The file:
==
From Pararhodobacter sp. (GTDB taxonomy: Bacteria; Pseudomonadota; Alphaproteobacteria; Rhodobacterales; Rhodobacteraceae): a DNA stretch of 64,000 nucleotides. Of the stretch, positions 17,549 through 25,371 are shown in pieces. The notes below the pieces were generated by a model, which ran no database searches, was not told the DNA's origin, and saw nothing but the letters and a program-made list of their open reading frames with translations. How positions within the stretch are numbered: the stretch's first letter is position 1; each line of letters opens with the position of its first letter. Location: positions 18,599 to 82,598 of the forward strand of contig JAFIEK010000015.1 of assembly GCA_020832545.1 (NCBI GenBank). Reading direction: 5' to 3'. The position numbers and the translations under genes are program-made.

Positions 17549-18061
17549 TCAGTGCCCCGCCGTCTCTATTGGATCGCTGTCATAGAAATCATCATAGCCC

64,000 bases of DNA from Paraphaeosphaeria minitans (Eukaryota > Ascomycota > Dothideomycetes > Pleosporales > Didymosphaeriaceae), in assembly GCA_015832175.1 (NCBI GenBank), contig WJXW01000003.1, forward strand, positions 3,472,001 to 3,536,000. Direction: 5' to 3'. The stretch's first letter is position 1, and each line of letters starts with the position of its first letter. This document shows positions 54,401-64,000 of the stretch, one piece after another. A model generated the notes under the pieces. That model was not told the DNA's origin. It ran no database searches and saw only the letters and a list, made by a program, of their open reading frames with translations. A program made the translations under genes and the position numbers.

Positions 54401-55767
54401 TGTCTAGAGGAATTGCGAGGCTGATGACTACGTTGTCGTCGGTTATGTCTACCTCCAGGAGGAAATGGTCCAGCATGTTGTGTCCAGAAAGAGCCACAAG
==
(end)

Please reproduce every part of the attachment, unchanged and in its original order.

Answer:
From Pararhodobacter sp. (GTDB taxonomy: Bacteria; Pseudomonadota; Alphaproteobacteria; Rhodobacterales; Rhodobacteraceae): a DNA stretch of 64,000 nucleotides. Of the stretch, positions 17,549 through 25,371 are shown in pieces. The notes below the pieces were generated by a model, which ran no database searches, was not told the DNA's origin, and saw nothing but the letters and a program-made list of their open reading frames with translations. How positions within the stretch are numbered: the stretch's first letter is position 1; each line of letters opens with the position of its first letter. Location: positions 18,599 to 82,598 of the forward strand of contig JAFIEK010000015.1 of assembly GCA_020832545.1 (NCBI GenBank). Reading direction: 5' to 3'. The position numbers and the translations under genes are program-made.

Positions 17549-18061
17549 TCAGTGCCCCGCCGTCTCTATTGGATCGCTGTCATAGAAATCATCATAGCCC

64,000 bases of DNA from Paraphaeosphaeria minitans (Eukaryota > Ascomycota > Dothideomycetes > Pleosporales > Didymosphaeriaceae), in assembly GCA_015832175.1 (NCBI GenBank), contig WJXW01000003.1, forward strand, positions 3,472,001 to 3,536,000. Direction: 5' to 3'. The stretch's first letter is position 1, and each line of letters starts with the position of its first letter. This document shows positions 54,401-64,000 of the stretch, one piece after another. A model generated the notes under the pieces. That model was not told the DNA's origin. It ran no database searches and saw only the letters and a list, made by a program, of their open reading frames with translations. A program made the translations under genes and the position numbers.

Positions 54401-55767
54401 TGTCTAGAGGAATTGCGAGGCTGATGACTACGTTGTCGTCGGTTATGTCTACCTCCAGGAGGAAATGGTCCAGCATGTTGTGTCCAGAAAGAGCCACAAG